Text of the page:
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Thread: Bad bokeh or what?....

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    Bad bokeh or what?....

    On Sunday, I attended the second Open Day at the Wagners Wellcamp Airport (aka Brisbane West Airport), just west of Toowoomba. As I expected to take photos of aircraft and model aircraft on the wing, I took my Olympus OM-D E-M1 together with the Zuiko 70-300mm 1:4-5.6 lens working through a MMF-3 adaptor (for its effective 140-600mm reach) and the Zuiko 12-40mm 1:2.8 PRO lens.

    As expected, the 12-40 worked flawlessly, but I did notice a rather unpleasant bokeh on the 70-300, which I had not noticed previously, when using it on an Olympus E-3:



    I am wondering whether it is the bokeh, or whether my image stability settings of S-IS AUTO may have had anything to do with it.

    Has anybody else noticed this? - It wasn't a heat haze.
    Last edited by griffljg; 01-10-2014 at 5:31pm.
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    Arch-Σigmoid Ausphotography Regular ameerat42's Avatar
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    Looks like heat haze to me.
    Wasn't it a rather tepid day there? Plenty of hot air rising from the tarmac?
    CC, Image editing OK.

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    That's what I expected, except that I didn't notice that much of a heat haze. Let me see if I can find another photo which illustrates it better.....

    - - - Updated - - -

    Here's one:



    Notice that the distortion is fairly constant from top to bottom and from left to right in the out of focus section, which is not typical of a heat haze.
    Last edited by griffljg; 01-10-2014 at 5:57pm.

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    Moderately Underexposed I @ M's Avatar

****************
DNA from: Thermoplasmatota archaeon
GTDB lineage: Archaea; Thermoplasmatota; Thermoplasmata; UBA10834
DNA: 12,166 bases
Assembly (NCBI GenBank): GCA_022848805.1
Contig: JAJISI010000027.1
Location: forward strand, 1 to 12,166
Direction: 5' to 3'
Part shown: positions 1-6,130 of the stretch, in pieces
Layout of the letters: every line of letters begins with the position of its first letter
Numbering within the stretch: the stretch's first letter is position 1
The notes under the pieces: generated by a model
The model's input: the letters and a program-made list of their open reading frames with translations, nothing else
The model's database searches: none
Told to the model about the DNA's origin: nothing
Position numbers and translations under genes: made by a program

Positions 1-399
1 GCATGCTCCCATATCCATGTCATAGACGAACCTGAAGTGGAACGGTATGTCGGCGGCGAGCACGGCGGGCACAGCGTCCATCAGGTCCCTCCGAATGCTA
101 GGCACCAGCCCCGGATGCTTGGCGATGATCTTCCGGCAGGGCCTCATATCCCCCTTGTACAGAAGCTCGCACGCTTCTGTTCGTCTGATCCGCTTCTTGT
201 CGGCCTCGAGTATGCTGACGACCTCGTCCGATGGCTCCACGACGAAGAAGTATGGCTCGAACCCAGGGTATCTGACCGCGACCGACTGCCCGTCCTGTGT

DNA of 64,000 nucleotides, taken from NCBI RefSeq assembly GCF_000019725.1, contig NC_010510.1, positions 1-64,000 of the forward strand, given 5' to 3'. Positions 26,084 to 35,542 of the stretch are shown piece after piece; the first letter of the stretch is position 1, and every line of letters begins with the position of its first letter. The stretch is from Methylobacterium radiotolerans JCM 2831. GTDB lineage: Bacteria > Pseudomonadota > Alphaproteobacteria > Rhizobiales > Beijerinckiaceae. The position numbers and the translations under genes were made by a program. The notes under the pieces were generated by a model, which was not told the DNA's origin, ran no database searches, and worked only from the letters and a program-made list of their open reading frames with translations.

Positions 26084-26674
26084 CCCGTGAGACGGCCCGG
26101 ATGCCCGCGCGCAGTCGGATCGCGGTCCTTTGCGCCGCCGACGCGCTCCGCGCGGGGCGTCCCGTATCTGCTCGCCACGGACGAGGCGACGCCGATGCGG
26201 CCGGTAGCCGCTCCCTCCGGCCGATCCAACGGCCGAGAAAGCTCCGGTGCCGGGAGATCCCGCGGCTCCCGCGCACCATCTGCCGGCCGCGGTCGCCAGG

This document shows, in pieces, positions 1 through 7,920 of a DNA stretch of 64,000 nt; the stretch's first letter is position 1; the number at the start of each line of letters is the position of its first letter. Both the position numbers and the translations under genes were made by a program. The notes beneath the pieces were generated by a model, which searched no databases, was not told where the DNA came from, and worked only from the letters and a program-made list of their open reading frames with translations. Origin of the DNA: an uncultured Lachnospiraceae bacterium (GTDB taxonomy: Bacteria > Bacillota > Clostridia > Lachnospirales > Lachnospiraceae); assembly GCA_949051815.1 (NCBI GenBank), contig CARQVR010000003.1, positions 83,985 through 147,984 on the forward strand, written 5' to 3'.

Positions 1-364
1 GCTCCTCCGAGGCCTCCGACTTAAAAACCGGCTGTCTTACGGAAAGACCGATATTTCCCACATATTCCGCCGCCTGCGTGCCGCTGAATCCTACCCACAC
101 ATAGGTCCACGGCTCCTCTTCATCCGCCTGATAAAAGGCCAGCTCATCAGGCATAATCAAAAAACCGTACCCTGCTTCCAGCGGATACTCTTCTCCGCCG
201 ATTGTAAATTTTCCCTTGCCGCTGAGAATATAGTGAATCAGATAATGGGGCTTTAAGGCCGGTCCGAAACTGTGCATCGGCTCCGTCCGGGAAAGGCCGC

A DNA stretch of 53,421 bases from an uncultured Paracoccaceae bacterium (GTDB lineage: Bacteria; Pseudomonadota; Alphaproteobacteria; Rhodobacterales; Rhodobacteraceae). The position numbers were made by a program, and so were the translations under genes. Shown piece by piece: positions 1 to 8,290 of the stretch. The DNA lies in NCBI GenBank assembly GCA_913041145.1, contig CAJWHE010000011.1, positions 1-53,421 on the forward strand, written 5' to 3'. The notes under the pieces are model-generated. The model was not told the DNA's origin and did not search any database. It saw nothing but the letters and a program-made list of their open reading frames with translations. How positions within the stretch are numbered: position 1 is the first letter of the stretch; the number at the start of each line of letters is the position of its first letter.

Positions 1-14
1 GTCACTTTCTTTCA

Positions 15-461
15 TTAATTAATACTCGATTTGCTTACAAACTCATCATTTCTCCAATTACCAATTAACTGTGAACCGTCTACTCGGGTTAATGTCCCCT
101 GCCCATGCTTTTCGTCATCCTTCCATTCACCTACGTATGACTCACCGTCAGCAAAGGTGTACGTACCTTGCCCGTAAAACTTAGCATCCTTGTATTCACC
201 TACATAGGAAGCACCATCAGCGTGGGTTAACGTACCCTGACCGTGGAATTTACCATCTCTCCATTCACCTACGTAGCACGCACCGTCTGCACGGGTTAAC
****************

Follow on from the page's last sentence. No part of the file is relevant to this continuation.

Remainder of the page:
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    griff, you have great shots of the models.

    The background does really look like heat haze combined with depth of field out of focus. I am wondering if you didn't see the haze in your efforts to capture the subject?

    I really think that it is a combination of haze and jpeg artefacts when the image is compressed as your camera and lens combination are proven achievers from many images out there in the ether.

    Either way, I reckon the models will stand out with the background ignored by most plane owners who aren't into photography.
    Andrew
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    Thanks Andrew, but I am not totally convinced. I remember being amazed at how little heat haze there was. But I suppose it could have been as you suggest:- Very shallow depth of field together with a bit of heat haze.

    Next time I go and attempt to photograph aircraft, I think that I'll take my Canon EOS 6D gear along as well and do a bit of a comparison.

    - - - Updated - - -

    It wasn't all bad, from my point of view. Here are some of a model performing aerobatics:





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    looks like heat haze to me.

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    Administrator ricktas's Avatar